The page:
5. #5
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    Were just out of luck Patty, we don't get to know what the question was.
    Not everything in America is actionable in a court of law. Please remember that attorneys are in business for profit, and they get paid regardless of whether or not you win or lose.

    I offer my knowledge and experience at no charge, I admit that I am NOT infallible, I am wrong sometimes, hopefully another responder will correct me if that is the case with the answer above, regardless, it is your responsibility to verify any and all information provided.

  6. #6
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    Quote Originally Posted by CatBert View Post
    Were just out of luck Patty, we don't get to know what the question was.
    BWHAHAH!!!
    I don't respond to Private Messages unless the moderator specifically refers you to me for that purpose. Thank you.

  7. #7

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    Hey guys, sorry about the post I will try again and keep it simple because another co-worker is having the same trouble and you folks seem to know your stuff.

    I was re-hired as a cook(I told my employer I would come back but only to cook), now due to the bad economy my employer slashed our hours and wants us to do the cooking, dishwashing, waiting tables, and all the cleaning by ourselves during the lunch rush. If an employee quits do they stand a chance collecting UC? There really isnt any way for one person to be cooking and working a dining room at the same time. Thanks again!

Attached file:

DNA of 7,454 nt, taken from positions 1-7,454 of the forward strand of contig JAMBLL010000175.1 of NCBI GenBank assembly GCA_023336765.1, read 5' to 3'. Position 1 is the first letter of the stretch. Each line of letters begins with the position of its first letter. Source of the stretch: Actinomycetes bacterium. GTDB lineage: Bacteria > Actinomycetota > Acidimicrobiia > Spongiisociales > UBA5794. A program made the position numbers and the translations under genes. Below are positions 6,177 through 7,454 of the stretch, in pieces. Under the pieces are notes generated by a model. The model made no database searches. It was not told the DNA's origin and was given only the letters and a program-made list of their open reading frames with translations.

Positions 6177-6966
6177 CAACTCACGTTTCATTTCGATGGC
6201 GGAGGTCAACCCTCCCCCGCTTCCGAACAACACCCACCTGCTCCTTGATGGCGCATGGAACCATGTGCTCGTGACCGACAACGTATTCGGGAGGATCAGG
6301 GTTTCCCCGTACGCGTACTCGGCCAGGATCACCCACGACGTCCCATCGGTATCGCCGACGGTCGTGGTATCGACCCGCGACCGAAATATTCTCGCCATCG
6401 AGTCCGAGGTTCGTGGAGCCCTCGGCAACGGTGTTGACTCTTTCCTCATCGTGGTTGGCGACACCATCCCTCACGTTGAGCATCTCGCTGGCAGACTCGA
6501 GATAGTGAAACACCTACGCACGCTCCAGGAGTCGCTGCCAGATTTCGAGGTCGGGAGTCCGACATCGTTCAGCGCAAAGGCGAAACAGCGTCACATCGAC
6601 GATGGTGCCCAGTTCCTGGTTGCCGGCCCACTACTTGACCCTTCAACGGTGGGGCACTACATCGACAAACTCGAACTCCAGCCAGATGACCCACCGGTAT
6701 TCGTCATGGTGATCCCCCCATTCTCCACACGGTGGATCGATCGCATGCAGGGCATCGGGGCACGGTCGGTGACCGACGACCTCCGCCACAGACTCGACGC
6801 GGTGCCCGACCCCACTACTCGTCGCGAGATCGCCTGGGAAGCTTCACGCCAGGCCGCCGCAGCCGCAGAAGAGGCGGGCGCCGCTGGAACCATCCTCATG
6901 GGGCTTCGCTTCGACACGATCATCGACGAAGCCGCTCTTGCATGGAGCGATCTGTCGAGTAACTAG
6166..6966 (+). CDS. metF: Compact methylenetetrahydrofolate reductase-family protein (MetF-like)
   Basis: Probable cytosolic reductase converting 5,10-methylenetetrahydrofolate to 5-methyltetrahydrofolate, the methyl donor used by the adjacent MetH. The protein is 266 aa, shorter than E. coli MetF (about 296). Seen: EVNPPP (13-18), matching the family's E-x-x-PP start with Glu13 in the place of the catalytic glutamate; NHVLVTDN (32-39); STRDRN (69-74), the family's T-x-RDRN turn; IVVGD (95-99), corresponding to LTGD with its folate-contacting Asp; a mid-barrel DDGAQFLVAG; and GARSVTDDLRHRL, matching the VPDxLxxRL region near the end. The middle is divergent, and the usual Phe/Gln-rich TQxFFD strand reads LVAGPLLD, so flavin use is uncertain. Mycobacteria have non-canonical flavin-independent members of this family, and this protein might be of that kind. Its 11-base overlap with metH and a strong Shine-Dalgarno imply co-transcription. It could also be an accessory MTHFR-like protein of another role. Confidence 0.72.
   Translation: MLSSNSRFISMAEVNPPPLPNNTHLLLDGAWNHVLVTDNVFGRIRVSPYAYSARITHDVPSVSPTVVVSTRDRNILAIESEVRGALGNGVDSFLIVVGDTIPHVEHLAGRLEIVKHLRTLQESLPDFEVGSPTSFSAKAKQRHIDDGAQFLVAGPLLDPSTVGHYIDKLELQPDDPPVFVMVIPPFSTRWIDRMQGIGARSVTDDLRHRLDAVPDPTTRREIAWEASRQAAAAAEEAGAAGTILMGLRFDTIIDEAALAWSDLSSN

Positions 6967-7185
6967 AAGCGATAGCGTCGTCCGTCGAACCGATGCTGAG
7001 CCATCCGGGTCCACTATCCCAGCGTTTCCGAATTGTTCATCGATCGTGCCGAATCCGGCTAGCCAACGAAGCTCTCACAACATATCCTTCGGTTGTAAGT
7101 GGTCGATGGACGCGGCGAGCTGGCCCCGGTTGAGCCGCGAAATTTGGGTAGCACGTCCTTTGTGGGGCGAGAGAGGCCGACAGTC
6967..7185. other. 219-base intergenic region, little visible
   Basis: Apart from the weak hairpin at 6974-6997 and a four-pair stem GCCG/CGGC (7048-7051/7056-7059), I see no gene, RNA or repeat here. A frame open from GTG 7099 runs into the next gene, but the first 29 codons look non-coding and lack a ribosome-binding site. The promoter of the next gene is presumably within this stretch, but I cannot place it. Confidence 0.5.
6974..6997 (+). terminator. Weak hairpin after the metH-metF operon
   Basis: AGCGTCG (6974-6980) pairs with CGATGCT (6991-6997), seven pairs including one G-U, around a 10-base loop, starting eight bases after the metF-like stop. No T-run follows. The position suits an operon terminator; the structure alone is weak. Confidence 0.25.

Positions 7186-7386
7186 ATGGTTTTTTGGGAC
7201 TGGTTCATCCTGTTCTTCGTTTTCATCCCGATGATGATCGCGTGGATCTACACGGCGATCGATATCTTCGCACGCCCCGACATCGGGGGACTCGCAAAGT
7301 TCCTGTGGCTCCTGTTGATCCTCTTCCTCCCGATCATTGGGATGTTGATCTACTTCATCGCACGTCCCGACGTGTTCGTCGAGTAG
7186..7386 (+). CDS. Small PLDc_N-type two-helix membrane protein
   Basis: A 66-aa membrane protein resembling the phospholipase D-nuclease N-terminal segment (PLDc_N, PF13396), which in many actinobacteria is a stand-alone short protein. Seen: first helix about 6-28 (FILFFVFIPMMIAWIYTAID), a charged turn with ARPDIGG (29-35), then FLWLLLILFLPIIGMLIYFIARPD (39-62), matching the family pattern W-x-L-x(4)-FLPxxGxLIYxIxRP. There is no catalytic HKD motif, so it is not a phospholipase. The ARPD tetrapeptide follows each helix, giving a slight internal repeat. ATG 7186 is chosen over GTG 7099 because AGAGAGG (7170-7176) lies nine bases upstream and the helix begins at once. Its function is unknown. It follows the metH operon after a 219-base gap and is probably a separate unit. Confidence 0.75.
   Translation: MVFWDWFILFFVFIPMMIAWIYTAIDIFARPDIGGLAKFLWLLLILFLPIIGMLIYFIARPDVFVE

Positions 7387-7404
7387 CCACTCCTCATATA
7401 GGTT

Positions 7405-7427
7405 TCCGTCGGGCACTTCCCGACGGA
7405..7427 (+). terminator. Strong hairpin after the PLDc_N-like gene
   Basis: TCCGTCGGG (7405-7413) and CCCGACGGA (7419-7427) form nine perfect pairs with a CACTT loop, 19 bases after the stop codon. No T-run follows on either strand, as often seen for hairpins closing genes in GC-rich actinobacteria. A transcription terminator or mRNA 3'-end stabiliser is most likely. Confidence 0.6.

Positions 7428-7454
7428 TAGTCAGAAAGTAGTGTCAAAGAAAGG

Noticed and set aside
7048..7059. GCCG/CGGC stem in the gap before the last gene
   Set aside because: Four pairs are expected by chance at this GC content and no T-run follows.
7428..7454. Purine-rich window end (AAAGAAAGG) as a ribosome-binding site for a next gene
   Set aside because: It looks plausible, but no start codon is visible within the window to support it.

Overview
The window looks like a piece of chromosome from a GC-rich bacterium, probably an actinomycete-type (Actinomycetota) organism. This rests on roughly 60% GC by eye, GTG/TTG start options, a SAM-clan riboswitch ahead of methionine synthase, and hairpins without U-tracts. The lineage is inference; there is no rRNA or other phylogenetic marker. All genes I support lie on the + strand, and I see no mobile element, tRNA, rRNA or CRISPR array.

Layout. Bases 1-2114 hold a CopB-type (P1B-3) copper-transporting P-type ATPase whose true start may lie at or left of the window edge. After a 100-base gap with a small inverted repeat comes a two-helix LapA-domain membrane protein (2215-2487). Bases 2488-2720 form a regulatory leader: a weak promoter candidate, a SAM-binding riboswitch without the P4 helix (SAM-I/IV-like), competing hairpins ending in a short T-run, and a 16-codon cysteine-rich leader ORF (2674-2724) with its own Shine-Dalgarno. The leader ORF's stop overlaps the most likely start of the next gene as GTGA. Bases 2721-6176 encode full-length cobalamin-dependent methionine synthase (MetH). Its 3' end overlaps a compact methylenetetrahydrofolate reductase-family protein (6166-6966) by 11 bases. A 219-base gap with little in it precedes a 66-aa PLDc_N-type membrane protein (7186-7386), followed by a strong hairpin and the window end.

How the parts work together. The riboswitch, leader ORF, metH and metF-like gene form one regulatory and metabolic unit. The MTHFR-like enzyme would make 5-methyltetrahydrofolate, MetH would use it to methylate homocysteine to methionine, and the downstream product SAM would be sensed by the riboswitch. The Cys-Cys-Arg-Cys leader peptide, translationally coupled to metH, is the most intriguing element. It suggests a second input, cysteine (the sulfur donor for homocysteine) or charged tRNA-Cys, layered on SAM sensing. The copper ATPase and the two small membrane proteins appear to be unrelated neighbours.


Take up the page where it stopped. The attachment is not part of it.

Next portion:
8. #8
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    OK, NOW we see the question.

    Probably not. The fact that a worker can't do both at the same time is, although unreasonable, not illegal. Nor is it illegal for the employer to assign other duties; it's happening a LOT in this economy. Problem is that our opinion at $1.56 will get you a large coffee at 7-11 and not much else. The DLI will not give an opinion over the phone, just "file and it will be reviewed". Of course, at that point, it's too late, because you've already quit. However, generally speaking, you don't get to decide what you will do and what you won't do; unless you have a bona fide employment contract where your required duties (and duties you can refuse) are spelled out, you do the tasks the employer gives you to do.

    You can file for partial unemployment benefits due to the reduction in hours.
    http://www.portal.state.pa.us/portal...=552117&mode=2 (about 1/4 of the way down the document)
    Last edited by Pattymd; 03-11-2010 at 04:32 AM.
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  9. #9

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    Thanks for the message. My co-worker and I was cut from 40 to 18 hours weekly, and now have been bumped up to 28, but our checks have bounced twice and last payday we had to wait a few extra days for our checks. We are looking for other work..........the best solution.

    Thanks again!

  10. #10
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    Yep, when your checks start bouncing & you get your checks late, it's time to look for other employment.
    Too often we underestimate the power of a touch, a smile, a kind word, a listening ear, an honest compliment, or the smallest act of caring, all of which have the potential to turn a life around. Leo Buscaglia